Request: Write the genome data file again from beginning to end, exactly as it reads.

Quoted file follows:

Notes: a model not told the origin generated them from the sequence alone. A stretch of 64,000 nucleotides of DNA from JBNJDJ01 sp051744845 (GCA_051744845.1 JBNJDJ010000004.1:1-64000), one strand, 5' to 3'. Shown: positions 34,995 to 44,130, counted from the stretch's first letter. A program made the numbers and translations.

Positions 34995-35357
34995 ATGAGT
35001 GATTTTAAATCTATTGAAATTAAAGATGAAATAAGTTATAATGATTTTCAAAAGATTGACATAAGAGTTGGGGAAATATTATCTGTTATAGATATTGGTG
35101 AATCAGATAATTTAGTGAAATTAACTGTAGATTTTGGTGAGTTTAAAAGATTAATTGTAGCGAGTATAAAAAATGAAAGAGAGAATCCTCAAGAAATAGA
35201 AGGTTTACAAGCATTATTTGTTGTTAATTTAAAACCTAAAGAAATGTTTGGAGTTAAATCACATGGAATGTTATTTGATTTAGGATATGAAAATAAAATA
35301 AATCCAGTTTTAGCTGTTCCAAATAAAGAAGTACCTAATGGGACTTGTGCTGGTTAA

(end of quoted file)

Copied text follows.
Notes: a model not told the origin generated them from the sequence alone. A stretch of 64,000 nucleotides of DNA from JBNJDJ01 sp051744845 (GCA_051744845.1 JBNJDJ010000004.1:1-64000), one strand, 5' to 3'. Shown: positions 34,995 to 44,130, counted from the stretch's first letter. A program made the numbers and translations.

Positions 34995-35357
34995 ATGAGT
35001 GATTTTAAATCTATTGAAATTAAAGATGAAATAAGTTATAATGATTTTCAAAAGATTGACATAAGAGTTGGGGAAATATTATCTGTTATAGATATTGGTG
35101 AATCAGATAATTTAGTGAAATTAACTGTAGATTTTGGTGAGTTTAAAAGATTAATTGTAGCGAGTATAAAAAATGAAAGAGAGAATCCTCAAGAAATAGA
35201 AGGTTTACAAGCATTATTTGTTGTTAATTTAAAACCTAAAGAAATGTTTGGAGTTAAATCACATGGAATGTTATTTGATTTAGGATATGAAAATAAAATA
35301 AATCCAGTTTTAGCTGTTCCAAATAAAGAAGTACCTAATGGGACTTGTGCTGGTTAA